Getting The Big Picture
There are 27 50-inch LG video displays throughout the venue. They play the Screencast content when live music is not being performed. The venue has two separate video capture and distribution systems. One is intended for streaming distribution and uses Livestream’s Mevo cameras for social-media platforms like Facebook Live. The other is used for internal purposes, sending live performances from one stage to screens throughout the venue. The latter uses Marshall CV350-10X compact full-HD cameras that feed a Contemporary Research QMOD-HDMI 2 modulator. Audio for those feeds is taken directly off the front-of-house consoles at 44.1kHz in the PCM format. (The Mevo cameras have built-in microphones, but they also have a USB port that, according to Bastin, might be used as an audio output in the future.)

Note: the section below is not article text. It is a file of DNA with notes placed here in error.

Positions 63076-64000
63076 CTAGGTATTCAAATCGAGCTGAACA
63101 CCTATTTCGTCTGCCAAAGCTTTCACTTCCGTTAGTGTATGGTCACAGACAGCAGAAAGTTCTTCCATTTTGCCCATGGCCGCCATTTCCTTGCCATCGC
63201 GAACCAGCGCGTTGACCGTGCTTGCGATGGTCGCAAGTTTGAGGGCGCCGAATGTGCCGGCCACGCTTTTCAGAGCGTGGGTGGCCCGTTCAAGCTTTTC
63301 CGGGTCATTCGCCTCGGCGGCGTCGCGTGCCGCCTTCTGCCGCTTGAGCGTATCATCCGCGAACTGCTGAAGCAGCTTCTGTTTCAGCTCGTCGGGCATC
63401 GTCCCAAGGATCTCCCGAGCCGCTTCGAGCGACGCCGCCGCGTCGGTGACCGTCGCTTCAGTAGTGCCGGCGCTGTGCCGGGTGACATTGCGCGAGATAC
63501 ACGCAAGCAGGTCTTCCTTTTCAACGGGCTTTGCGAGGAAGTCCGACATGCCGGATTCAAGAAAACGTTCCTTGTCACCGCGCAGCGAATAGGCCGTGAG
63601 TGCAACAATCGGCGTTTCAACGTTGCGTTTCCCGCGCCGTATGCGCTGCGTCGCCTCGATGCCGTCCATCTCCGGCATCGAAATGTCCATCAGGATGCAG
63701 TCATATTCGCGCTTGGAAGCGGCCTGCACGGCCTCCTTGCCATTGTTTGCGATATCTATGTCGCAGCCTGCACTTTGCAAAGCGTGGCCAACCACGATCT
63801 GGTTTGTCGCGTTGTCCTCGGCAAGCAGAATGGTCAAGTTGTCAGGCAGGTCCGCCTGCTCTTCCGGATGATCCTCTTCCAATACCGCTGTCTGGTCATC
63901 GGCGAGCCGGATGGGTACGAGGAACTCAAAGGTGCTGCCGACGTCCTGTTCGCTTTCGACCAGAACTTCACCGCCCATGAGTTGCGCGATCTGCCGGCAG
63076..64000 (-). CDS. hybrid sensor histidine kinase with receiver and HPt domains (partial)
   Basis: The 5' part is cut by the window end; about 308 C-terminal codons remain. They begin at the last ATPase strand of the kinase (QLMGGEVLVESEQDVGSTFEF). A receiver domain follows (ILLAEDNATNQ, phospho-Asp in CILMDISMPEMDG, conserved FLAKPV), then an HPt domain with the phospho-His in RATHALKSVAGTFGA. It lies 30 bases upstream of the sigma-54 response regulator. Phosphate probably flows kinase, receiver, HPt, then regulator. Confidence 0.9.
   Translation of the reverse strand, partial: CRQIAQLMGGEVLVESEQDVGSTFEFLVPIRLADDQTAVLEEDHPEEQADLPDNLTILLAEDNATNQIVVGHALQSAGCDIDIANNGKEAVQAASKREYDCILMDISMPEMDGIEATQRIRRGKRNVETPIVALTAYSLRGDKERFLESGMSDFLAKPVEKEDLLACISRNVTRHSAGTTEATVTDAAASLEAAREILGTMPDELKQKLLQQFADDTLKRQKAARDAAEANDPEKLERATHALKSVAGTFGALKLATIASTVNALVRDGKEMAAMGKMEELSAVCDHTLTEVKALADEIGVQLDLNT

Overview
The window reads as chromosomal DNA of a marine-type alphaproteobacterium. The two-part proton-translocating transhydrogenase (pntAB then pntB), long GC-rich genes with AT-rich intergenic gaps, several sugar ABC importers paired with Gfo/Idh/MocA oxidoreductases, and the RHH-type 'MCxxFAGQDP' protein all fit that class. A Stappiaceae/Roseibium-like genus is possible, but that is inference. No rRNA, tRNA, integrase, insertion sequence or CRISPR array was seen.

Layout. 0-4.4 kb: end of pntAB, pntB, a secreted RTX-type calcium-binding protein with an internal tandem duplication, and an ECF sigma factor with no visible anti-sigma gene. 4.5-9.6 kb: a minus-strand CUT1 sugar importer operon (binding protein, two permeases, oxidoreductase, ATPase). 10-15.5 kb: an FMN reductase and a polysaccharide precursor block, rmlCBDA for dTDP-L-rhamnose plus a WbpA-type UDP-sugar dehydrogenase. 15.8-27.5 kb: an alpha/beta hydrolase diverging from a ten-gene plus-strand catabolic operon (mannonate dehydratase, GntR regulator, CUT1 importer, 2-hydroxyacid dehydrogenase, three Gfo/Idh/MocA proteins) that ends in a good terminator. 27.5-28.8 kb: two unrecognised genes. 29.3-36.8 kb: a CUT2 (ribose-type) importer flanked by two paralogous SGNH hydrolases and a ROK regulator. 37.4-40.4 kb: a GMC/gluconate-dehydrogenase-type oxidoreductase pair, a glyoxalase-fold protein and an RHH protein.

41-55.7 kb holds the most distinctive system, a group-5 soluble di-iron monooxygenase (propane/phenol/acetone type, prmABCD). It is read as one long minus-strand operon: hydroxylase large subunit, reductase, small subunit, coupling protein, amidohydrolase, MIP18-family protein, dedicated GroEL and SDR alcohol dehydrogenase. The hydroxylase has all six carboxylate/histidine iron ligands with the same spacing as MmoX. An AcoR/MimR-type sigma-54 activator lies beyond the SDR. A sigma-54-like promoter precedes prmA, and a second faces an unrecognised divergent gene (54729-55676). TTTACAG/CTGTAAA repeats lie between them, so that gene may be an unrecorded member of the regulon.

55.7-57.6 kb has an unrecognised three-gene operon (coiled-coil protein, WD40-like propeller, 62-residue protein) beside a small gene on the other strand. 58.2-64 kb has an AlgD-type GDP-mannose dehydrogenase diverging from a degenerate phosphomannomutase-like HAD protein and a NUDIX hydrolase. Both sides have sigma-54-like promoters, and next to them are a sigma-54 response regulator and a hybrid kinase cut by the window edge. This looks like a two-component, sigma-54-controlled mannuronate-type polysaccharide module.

Audio and video intersect here in an interesting and challenging manner. The Contemporary Research modulator is state of the art, but it still creates a 500ms delay in its format-conversion process to MPEG4 video. Once he realized that, Bastin had to dial a delay into the PA system’s processor by that much to get them to synch when patrons on the second floor are watching a performance from the first-floor stage on the video displays. However, there is also the physical transfer of energy from the first-floor stage through the ceiling to the floor above. There was no way to delay that! However, Bastin did find that, by pushing the PA subs further back, up against the outer shell of an Airstream trailer that forms the back of the stage, it helped mitigate the time differential. “There is a lot of math in this installation,” Bastin affirmed, adding, “but also a lot of magic.”